2020-12-02 HR Examiner article will machines replace people ai intelligent tools stock photo img cc0 by AdobeStock 243869740 544x363px.jpg

It’s getting harder to distinguish existing HR Tech tools (assessments, for example) with their intelligent or AI offspring. The newly energized tools work smarter, faster, and cheaper, but perform the same function.

What Do HR Professionals Really Think
About Machines Replacing People

(and how are they evaluating new HR Technologies)?

 

Survey Background: We surveyed 542 HR executives and subject matter experts about new and existing projects involving intelligent tools and AI. We covered 26 different technologies using a 28-question instrument that spanned a wide range of topics. Today we’ll look at a favorite recurring question (will machines replace people) along with the broader subject of how HR teams are evaluating new technologies in their stack.

 

Will Machines Replace People?

 

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Chart: Will you be able to replace people with intelligent tools?

 


The actual cost of ownership go as high as three or four times the cost of the tool from the vendor.

It’s getting harder to distinguish existing HR Tech tools (assessments, for example) with their intelligent or AI offspring. The newly energized tools work smarter, faster, and cheaper, but perform the same function.

 

During our survey period (which was pre-pandemic) the people who are evaluating intelligent tools for purchase don’t see them replacing existing workers. Solidly, 60% of respondents were clear that jobs would not be lost as the result of new technology. While this dynamic could change because of pandemic-related economic strife, it can be interpreted to mean that current buyers are not really looking for cost savings as the ROI (because, saving money means reducing headcount in HR).

 

Evaluating New Technology for the HR Stack

 

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Chart: How do you investigate new technology?

 

For all of the investment vendors make in social media, it appears that only 3% of buyers learn about new technology exclusively that way. Only 13% of buyers have an investment budget set aside. The remaining parts of the market either have no standard method for investigating new technology or use pilot programs to try things out.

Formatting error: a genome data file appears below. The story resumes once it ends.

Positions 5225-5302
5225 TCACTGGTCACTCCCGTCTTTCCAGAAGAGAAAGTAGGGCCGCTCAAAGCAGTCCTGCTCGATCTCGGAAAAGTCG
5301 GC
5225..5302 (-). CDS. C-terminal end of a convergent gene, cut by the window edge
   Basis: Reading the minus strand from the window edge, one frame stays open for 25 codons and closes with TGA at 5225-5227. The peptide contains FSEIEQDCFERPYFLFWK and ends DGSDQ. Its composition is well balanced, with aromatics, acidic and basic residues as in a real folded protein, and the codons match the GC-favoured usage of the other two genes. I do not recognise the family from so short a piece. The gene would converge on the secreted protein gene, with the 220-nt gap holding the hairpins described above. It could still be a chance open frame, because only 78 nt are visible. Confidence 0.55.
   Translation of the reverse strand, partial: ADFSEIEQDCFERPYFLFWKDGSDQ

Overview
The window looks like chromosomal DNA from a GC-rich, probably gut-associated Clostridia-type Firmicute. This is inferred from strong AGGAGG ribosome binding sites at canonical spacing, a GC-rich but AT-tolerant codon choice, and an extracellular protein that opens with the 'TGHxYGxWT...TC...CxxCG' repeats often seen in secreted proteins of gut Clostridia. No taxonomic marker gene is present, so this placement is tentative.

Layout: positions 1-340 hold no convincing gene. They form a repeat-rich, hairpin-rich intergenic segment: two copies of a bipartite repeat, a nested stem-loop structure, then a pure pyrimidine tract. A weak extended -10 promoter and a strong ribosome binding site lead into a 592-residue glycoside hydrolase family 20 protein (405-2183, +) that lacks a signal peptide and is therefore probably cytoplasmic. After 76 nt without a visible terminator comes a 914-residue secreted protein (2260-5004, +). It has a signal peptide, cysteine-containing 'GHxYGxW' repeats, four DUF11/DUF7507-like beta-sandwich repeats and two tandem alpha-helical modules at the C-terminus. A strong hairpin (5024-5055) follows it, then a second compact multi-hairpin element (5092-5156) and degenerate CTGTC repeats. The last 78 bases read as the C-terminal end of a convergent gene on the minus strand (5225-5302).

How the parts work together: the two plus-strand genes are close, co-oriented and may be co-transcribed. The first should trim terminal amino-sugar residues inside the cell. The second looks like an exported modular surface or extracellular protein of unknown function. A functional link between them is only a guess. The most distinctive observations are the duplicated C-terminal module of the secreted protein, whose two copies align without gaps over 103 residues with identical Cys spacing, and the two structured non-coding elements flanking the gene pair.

It’s interesting to note that the majority of projects that were attempted and then discontinued came in the form of pilots. For vendors, this suggests that pilots are no guarantee of a further deal. For buyers, it suggests that just having a pilot program isn’t enough.

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John Sumser is the Principal Analyst for HRExaminer.

 

There is a distinct and important difference between what a new technology actually costs to implement and what the vendor charges. Pilot programs offer the opportunity to understand the implications of a full adoption. It looks like the full freight (vendor price, productivity losses, reorganizations, and new employee types) make the actual cost of ownership go as high as three or four times the cost of the tool from the vendor.

 

Considering all of the costs of implementation is the only way to know whether that a new technology will deliver the promised value. Yet, vendors tend to see pilots as the first step in saying yes while buyers see it as the first step in saying no. Reports abound of high-pressure tactics from sales reps during pilots.

 

 


 

The Survey

 

The survey was designed to investigate three primary areas:

  • Which intelligent tools and technologies are actually being used and evaluated
  • How new technology is acquired and evaluated in HR Departments
  • The degree to which survey participants see new technology replacing existing workers

 

Over the course of a 90-day period, we collected survey responses from 542 individuals using a 28-question instrument. We used email lists to target HR executives. We did not purchase any responses. The breakdown of participants was as follows:

 

  • CHRO and Vice President of HR: 30%
  • Director Talent Acquisition: 12%
  • Recruiting: 17%
  • L&D: 9%
  • People Analytics 4%
  • Other 28%

 

Broad Survey Findings

 

  • It’s very early in the adoption cycle. Almost all current customers qualify as early adopters.
  • Depending on the technology, between 30% and 70% of the potential market either doesn’t see the value in the tool or don’t even know what it is.
  • High failure rates in some areas suggest that its prudent to move slowly and ask a lot of questions.
  • There is growth already programmed into the market. That growth is dwarfed by the part of the market that doesn’t understand or can’t see the value. Massive education is required.
  • Intelligent tools require new and different kinds of management including data governance. Most HR Departments are unprepared.
  • The speed of market adoption and product refinement is astonishing. Most HR Tech markets grew at single digit rates in their first several years. It looks like intelligent tools are accelerating.


 
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